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What happens when I'm given a keyboard and literally any spare time at all to write.

Contains my own personal opinions, not those of the sites I represent unless stated otherwise. Literally no rights reserved, except for the fiction category, which you can share provided my name stays on it as author. Unless you totally rewrite something inspired by my work, which would be downright awesome and I'd be wonderfully happy about that.
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Short, II

Posted 10-21-2015 at 06:33 PM by Xyon

Jameson woke up without ever having realised he'd gone to sleep. As is usual in these cases, his body took a moment to perform an automated "systems check" to ensure vital elements such as arms, legs, heads, guts, and other associated components were indeed still attached and functional. The results were promising. However the next phase of the systems check, which focuses on trying to establish some kind of contact with the world outside, was not going so well.

For starters, he couldn't see. This was possibly because his eyes were closed, but, as he became increasingly aware, he noted the strip of cloth tightly affixed around his head was most likely the major cause of his blindness. He felt heat, intense heat, just above his head. His arms responded to command, but found themselves incapable of complying with his instruction to remove the facial cloth, as they too were bound. Legs called in with similar complaints, but they were ignored because a certain set of cells in the brain had just reported two rather disturbing notions.

One was that, despite all situational precedence, he was upside down.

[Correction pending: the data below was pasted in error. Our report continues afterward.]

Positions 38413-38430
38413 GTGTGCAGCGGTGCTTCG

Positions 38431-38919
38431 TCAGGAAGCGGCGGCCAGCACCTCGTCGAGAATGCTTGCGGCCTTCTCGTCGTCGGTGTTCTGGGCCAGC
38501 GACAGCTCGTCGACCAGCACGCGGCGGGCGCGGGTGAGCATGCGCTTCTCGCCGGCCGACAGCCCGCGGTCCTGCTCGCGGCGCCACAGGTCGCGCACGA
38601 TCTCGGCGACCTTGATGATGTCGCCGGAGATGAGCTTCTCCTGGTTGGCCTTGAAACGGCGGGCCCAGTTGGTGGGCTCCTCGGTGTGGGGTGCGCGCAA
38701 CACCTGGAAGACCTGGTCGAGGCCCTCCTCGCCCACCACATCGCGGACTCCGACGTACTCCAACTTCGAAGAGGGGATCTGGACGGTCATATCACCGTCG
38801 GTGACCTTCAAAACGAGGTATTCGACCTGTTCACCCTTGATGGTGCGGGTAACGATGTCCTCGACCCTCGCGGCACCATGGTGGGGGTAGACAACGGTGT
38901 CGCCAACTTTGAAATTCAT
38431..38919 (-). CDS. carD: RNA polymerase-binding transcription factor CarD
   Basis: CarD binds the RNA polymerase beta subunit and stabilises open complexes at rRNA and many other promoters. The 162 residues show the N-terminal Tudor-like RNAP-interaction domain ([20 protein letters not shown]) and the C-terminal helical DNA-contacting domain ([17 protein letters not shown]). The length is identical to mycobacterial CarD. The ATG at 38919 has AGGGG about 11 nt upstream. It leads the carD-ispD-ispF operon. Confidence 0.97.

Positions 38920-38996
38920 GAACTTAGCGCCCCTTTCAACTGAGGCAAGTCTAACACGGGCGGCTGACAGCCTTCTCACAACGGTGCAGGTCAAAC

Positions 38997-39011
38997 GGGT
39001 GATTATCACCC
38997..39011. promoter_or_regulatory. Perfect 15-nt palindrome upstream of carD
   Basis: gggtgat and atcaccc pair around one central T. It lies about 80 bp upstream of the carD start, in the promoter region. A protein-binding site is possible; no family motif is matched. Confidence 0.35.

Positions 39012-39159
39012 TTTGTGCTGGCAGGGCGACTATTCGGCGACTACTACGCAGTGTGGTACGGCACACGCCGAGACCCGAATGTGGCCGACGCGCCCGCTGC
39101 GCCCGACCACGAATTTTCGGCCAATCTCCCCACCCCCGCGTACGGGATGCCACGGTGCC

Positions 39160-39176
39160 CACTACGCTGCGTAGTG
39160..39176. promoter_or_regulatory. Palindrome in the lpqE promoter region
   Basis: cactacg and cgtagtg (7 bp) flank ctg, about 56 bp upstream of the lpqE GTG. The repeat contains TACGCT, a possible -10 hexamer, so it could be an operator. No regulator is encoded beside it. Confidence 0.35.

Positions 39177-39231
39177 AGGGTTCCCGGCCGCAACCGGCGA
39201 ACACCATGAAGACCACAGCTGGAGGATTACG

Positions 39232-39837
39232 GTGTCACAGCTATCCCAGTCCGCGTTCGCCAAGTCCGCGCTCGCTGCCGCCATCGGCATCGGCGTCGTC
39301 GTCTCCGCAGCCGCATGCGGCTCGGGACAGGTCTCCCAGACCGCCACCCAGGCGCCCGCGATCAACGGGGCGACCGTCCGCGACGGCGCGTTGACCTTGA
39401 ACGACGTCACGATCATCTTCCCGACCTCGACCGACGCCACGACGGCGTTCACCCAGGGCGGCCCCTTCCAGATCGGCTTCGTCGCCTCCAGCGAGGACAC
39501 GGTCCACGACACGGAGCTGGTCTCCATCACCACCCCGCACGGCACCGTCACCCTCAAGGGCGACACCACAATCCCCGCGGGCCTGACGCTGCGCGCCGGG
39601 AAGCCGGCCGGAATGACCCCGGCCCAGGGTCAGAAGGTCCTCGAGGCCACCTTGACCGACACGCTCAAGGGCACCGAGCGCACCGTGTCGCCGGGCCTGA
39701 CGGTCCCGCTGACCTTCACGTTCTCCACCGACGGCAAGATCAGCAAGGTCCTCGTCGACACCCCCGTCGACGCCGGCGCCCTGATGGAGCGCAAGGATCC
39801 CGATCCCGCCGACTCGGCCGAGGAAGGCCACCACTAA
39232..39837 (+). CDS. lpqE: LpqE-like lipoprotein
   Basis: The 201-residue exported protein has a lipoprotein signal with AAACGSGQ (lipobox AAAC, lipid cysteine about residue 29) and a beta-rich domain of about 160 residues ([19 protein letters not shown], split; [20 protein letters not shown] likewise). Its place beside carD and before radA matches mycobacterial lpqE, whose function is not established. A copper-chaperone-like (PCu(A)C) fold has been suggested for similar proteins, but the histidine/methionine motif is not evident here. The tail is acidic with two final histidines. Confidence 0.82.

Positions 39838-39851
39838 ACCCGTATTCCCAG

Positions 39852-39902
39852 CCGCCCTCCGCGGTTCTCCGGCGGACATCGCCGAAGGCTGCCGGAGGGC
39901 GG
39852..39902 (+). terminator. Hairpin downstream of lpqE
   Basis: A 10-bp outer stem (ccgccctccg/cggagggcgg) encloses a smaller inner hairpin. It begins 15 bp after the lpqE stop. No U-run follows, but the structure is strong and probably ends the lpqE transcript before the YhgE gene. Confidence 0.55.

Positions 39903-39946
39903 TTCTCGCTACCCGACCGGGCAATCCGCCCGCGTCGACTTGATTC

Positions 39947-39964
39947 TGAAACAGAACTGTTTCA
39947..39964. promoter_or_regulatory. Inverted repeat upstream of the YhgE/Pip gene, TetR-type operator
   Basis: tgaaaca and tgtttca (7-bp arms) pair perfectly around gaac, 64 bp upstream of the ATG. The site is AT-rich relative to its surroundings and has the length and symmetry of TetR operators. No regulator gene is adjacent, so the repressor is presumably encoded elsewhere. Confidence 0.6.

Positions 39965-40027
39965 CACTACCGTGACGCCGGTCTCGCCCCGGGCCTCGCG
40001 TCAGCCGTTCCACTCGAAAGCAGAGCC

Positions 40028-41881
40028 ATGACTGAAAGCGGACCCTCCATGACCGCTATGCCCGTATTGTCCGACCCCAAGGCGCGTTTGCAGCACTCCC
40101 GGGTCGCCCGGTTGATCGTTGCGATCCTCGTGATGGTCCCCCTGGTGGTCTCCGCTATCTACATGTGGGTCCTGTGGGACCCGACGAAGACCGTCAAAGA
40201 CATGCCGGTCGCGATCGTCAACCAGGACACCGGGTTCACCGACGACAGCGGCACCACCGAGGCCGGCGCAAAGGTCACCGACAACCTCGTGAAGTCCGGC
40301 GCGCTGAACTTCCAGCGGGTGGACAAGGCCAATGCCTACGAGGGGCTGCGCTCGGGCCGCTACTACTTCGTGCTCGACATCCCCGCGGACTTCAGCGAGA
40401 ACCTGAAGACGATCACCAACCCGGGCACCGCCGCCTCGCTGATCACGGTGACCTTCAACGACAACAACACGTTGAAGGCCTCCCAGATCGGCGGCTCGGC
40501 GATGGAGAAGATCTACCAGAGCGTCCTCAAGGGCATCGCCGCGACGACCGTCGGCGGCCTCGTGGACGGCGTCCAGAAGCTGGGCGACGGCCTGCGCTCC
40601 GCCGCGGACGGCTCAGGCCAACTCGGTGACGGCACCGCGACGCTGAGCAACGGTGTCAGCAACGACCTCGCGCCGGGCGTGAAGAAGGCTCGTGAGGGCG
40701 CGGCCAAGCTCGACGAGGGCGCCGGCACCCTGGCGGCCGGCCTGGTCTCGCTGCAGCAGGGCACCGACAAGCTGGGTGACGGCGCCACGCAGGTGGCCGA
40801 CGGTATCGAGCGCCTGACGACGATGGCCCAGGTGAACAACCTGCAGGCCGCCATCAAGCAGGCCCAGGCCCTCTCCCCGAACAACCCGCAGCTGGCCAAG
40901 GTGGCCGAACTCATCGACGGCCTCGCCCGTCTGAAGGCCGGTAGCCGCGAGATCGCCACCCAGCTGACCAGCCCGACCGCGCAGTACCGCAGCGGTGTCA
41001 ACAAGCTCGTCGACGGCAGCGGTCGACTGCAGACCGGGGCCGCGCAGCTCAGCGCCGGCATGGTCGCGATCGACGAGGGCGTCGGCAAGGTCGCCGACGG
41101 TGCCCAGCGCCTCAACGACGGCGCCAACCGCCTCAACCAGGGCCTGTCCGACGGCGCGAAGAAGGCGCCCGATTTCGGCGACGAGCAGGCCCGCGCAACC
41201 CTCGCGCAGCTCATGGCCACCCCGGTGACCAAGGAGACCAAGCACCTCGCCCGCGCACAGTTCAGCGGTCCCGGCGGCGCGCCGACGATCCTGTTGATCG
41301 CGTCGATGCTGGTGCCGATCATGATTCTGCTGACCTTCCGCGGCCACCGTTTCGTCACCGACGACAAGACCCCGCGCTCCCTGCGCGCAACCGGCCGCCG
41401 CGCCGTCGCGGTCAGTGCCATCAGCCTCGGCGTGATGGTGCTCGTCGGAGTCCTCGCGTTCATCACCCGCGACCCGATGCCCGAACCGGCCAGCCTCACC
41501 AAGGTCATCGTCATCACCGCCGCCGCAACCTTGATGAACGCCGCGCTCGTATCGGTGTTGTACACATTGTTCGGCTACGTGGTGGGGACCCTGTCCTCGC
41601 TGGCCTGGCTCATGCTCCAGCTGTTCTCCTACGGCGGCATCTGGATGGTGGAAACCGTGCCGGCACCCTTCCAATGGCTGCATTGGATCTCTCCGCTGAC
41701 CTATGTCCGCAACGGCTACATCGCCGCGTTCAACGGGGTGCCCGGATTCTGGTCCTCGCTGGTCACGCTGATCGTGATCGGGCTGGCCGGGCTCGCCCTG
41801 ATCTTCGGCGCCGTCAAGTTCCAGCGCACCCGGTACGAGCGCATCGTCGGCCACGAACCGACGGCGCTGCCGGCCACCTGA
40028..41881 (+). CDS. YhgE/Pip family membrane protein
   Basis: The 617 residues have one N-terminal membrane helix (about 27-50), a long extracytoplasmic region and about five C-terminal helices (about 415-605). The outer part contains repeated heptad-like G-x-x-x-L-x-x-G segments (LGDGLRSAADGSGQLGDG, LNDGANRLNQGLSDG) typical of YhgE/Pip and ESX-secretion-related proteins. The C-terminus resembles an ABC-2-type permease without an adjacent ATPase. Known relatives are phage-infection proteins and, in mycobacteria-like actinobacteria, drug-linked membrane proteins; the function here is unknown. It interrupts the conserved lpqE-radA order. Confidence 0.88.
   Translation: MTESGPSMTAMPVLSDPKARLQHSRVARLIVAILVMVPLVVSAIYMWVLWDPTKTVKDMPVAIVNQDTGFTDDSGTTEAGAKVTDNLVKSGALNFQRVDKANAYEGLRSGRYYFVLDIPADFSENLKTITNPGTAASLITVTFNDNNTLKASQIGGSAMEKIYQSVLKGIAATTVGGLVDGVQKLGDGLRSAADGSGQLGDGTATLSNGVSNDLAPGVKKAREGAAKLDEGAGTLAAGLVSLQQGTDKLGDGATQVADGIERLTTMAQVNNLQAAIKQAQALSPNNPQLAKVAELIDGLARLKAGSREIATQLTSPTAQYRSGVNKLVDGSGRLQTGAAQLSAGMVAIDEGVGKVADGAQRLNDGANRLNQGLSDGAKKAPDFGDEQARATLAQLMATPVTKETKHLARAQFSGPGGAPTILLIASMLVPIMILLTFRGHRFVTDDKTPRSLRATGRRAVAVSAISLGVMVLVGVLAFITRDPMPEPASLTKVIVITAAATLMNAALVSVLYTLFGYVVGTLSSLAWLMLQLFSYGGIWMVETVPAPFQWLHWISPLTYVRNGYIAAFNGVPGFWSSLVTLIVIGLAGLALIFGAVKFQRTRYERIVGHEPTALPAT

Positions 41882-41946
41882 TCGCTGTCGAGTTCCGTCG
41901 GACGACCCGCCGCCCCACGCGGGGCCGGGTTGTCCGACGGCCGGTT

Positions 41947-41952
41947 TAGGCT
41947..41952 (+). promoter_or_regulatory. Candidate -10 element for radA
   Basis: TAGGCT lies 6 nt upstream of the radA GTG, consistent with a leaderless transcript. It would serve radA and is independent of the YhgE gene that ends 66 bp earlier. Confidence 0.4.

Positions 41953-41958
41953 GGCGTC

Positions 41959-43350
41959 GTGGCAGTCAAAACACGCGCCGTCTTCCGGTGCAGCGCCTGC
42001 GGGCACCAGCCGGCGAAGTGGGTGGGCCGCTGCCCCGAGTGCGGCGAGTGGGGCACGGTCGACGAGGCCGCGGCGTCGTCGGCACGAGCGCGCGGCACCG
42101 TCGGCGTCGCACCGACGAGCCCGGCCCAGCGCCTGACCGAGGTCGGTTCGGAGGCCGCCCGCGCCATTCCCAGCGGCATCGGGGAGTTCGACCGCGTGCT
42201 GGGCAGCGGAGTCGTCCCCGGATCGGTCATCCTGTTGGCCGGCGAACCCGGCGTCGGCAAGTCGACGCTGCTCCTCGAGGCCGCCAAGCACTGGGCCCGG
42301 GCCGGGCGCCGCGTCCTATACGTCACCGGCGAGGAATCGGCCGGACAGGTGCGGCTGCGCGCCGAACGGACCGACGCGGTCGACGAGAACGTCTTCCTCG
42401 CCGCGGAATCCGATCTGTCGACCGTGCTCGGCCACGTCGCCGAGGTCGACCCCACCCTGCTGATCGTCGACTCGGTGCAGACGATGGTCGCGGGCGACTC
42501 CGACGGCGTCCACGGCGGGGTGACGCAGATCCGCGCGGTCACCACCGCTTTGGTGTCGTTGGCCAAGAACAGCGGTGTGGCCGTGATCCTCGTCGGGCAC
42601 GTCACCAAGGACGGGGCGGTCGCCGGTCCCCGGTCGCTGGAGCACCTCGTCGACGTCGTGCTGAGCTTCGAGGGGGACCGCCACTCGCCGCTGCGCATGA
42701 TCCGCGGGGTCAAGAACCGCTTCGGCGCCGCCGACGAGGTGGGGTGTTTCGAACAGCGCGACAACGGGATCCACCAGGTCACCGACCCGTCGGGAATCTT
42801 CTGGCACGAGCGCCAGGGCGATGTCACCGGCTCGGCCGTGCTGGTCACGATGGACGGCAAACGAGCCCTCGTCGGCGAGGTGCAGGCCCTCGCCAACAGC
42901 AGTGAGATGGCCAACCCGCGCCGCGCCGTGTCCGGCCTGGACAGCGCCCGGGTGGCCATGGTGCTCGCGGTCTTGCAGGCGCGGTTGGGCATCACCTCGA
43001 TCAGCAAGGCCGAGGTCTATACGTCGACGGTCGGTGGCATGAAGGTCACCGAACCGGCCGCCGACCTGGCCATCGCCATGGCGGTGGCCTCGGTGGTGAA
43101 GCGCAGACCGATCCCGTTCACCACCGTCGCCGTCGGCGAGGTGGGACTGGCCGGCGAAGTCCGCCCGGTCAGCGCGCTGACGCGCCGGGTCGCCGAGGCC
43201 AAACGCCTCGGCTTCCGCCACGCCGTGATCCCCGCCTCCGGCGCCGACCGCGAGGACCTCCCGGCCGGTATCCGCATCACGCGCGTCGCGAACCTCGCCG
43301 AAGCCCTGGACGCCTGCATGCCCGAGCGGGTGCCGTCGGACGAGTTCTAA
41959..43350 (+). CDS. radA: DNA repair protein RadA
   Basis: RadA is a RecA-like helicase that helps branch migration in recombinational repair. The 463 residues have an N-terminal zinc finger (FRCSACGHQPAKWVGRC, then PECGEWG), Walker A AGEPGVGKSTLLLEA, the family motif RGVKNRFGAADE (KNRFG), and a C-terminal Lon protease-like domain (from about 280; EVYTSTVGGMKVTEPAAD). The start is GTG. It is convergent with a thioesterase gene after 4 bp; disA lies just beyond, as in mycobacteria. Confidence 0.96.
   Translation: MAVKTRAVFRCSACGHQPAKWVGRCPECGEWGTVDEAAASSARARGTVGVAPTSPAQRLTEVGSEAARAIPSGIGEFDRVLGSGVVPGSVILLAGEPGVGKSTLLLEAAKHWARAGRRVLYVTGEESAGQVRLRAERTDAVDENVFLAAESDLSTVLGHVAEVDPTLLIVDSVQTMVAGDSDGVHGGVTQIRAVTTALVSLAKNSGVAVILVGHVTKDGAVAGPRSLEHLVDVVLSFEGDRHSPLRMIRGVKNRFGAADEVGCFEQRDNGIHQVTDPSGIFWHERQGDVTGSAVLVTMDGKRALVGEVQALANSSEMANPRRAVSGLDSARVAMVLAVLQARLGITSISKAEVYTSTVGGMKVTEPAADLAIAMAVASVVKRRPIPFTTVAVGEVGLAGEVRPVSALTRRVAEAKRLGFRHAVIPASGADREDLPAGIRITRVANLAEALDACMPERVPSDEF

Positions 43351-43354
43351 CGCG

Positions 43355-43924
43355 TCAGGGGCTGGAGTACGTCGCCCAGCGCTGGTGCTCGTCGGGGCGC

The other was the normally welcome influx of sensory input from his ears. Generally, Jameson quite enjoyed the power of hearing and considered himself quite a good listener, but right now his ears were bringing him unmistakable sounds he would definitely rather not be hearing. There was clicking. There was distant screaming. There was chain, clinking and rattling uncomfortably close by. There was metal, tortured to its tolerable limits, creaking and groaning in protest.

Mouth checked in. Jameson groaned. How had he got here? He'd risen, fully enraged, knife in hand, feeling the anger rise within, ready to strike, to kill... - no, that wasn't right... was it? Memory shrugged apologetically and tried to hide behind fear, which was ever present in Jameson's mind right now and was growing. He grunted, shifting his weight to try to work out how he was bound, and felt himself slip upw-downwards slightly. Towards the heat source. Instantly he froze still, but his pendular momentum was such that he remained swaying pathetically from side to side, emitting quiet sounds of distress.

White hot lines of pain arrived on his back and legs, accompanied by the warm trickle of escaping blood. It rolled down his upper body and dripped off the back of his head, sizzling when it hit the unseen but really rather warm source of heat immediately below him. His body made to cry out in protest, but was stifled by a large impact to the midriff, which knocked the wind out of him and sent him pinwheeling to the floor. Cloth tore. Something broke, painfully, and new reports of damage and pain flooded Jameson's mind.